9.3

The Americans Finale Is a Powerful Set-Up For the Show's Final Seasons

(Episode 4.13, “Persona Non Grata”)

TV Reviews The Americans
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<i>The Americans</i> Finale Is a Powerful Set-Up For the Show's Final Seasons

You’d think I would have learned by now that The Americans never unfolds in ways you expect.

After last week’s episode, I was ready for a tense showdown between the FBI and William, with Stan and Dennis interrogating the fragile William until maybe he broke and gave them some information. But with the FBI circling him, William doesn’t try to run. Instead, he infects himself with the virus and takes away any leverage Stan and Dennis had. There’s nothing they can offer William (except a Coca-Cola) because William is a dead man.

But Philip, Elizabeth and Gabriel don’t know that. For all they know, William is singing like a canary. “He bitched and moaned and was an asshole. I guess it’s possible,” Philip says. Between William and Pastor Tim, Gabriel believes it is no longer safe—Philip and Elizabeth must return to Russia. It’s time. They have become, as the episode’s title suggests, personas non grata in America. “Go home. Get your kids and get yourself to a safe house,” Gabriel tells them. The only problem is Philip and Elizabeth aren’t so sure they want to go. They can’t picture their children living in Russia. And, once again, the idea of defecting never comes up where it could have, which is strange because Philip was all about defecting in Season One.

And are we so sure William isn’t talking? When we last leave him, he’s near delirious talking about Philip and Elizabeth in the abstract. “Couple kids, American dream, never suspect them. She’s pretty. He’s lucky.” Before he died, did he eventually tell Stan and Dennis their names? When Stan returns home to find Paige and Matthew making out, he’s downright giddy about it with Philip. But is that a cover? Does he know more than he’s letting on? Is he playing the long game now with Philip? On this show, you never know.

In what now seems like an inevitable development, we meet Philip’s son, Mischa. Mischa is in prison for speaking out against the government, but he’s being let out presumably because the KGB got involved. Mischa wants to go to America to find his father, who he seemingly believes is only a travel agent. Is Mischa coming to America, just as his father may be leaving?

Several other character’s storylines also seem to have come to an end. Arkady is sent back to Russia by the American government. “You’ve gone too far,” Agent Wolfe tells him before telling Arkady he has 48 hours to get out. It was a powerful scene, but made me miss Gaad all over again because he should have been the one to deliver the news to Arkady.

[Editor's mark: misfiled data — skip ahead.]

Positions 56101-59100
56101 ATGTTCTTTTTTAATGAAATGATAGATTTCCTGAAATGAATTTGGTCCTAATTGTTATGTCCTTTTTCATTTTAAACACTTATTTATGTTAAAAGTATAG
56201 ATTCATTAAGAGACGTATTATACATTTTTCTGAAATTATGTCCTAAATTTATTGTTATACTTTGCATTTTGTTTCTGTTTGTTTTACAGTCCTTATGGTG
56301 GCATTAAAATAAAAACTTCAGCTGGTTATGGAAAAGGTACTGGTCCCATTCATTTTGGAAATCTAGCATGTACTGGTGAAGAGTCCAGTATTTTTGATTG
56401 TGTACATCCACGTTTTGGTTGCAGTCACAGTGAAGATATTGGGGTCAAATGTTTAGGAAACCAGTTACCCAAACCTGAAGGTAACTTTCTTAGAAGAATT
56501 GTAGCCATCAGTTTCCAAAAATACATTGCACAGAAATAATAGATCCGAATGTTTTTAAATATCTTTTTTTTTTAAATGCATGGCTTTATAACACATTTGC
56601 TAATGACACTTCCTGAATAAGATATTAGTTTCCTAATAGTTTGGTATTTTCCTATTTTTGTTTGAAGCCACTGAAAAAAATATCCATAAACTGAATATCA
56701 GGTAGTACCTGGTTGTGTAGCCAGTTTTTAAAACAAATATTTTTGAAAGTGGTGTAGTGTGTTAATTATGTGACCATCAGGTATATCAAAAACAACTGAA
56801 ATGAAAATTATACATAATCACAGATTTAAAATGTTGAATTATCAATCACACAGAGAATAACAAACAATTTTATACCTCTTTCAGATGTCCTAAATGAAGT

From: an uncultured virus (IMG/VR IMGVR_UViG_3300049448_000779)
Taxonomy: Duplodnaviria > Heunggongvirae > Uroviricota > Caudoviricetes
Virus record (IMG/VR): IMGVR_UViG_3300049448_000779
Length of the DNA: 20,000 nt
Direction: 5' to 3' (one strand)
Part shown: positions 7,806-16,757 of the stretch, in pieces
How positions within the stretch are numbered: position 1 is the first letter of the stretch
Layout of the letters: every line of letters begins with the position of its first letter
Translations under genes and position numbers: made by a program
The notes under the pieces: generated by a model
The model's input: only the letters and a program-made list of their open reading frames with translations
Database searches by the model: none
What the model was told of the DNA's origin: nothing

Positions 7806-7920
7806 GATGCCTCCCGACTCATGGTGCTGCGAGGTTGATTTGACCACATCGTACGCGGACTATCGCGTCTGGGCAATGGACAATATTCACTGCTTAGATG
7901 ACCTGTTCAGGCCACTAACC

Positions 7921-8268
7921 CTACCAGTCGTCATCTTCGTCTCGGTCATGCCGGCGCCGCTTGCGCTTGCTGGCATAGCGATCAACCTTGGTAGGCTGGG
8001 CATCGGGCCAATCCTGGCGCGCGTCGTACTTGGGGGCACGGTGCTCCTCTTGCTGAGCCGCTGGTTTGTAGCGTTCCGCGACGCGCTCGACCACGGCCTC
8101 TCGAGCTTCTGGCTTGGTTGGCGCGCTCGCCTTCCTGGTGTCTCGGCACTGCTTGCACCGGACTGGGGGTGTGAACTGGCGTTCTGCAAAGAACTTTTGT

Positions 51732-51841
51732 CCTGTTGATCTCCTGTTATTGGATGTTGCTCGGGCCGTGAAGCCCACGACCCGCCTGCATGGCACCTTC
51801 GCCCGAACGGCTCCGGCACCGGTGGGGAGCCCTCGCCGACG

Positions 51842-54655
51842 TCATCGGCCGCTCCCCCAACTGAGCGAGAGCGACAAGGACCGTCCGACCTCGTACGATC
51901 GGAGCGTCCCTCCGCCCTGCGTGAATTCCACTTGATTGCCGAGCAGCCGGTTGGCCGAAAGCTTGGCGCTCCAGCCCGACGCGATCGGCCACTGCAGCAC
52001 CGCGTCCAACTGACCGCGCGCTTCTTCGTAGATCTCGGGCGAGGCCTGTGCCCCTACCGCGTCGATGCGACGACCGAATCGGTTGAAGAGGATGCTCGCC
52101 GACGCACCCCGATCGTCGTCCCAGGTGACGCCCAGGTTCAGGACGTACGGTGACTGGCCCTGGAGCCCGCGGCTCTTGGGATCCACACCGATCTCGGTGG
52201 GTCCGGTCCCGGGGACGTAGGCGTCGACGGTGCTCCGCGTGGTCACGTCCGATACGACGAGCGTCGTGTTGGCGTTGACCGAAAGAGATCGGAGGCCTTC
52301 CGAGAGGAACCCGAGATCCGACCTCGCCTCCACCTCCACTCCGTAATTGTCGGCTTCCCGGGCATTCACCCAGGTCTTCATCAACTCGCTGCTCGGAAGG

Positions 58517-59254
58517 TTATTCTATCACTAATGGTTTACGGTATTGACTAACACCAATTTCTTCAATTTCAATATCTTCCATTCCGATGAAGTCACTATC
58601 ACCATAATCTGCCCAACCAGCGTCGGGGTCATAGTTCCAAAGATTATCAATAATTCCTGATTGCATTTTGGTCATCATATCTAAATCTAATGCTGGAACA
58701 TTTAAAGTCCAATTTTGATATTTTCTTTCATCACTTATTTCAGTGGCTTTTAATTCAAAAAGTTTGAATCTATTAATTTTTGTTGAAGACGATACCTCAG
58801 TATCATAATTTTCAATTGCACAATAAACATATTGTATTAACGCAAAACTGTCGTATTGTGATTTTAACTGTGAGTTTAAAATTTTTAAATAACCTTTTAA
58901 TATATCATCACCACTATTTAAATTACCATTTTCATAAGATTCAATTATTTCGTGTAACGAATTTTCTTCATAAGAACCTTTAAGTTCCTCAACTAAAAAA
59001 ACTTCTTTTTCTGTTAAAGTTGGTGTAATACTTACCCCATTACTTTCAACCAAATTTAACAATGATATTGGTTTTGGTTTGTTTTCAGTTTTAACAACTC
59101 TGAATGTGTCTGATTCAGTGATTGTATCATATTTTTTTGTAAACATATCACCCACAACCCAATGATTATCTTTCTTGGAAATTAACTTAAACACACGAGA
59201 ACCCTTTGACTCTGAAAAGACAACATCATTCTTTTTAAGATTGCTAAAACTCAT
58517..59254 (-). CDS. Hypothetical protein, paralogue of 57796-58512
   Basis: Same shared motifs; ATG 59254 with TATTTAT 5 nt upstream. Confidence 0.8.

Oleg also makes the decision to return home, saying that his family needs him just as Tatiana is made the temporary head of the Rezidentura. If this is the last we see of Oleg, he’s been a fantastic character. But I really hope we see him again.

Paige, who before had just dipped her toe in the spy game, seems to be wanting to become more like her parents. She asks her mother to teach her how to defend herself. She treats visiting Alice after her baby is born as a strategic move. And she gets mighty cozy with Matthew while they watch the Super Bowl (what could be more American than that?). Again, it’s hard to tell if Paige is doing this because she really likes Matthew or because she thinks her friendship with Matthew will be good for her parents. I’m leaning towards the latter.

This was a quieter season finale for the show as it seemed to be moving chess pieces in place for the show’s final two seasons. Philip’s son. Arkady. Tatiana. Oleg.

Philip, such an expert at deception, could barely hold it together in front of Stan when he goes to get Paige. He tells his daughter she is not to see Matthew any more. “Don’t do this Paige. You have no idea. No idea.”

We have no idea what the final two seasons will hold. But The Americans continues to be one of the best television series in recent history.

Until next season, comrades.

Stray observations:

That was just a great opening shot with the FBI and KGB both following the William/Philip drop. Did Philip and Stan pass each other? Also, how did the sound of a helicopter not make Philip suspicious that something had happened?

The show definitely seems to be playing the long game with Kimmy, who we only saw once this season. I have to assume we will see her again in Season Five.

Brandon J. Dirden, who plays Agent Dennis Aderholt, was promoted to a series regular for the final two seasons. Looking forward to seeing more of him.

I’m sure Dylan Baker can play nice guys, but he is so fantastic at playing bad ones. William will be missed.

Really liked the analogy that Philip’s disillusion with his job is the quintessential midlife crisis. “I got news for you. You ain’t that important,” the EST leader tells Philip.

As I write this, I have so much laundry to do. I really don’t understand how Elizabeth is so on top of her housekeeping.

This has got to be the year The Americans finally gets some Emmy love.



Amy Amatangelo, the TV Gal ®, is a Boston-based freelance writer, a member of the Television Critics Association and a regular contributor to Paste. She wasn’t allowed to watch much TV as a child and now her parents have to live with this as her career. You can follow her on Twitter or her blog.

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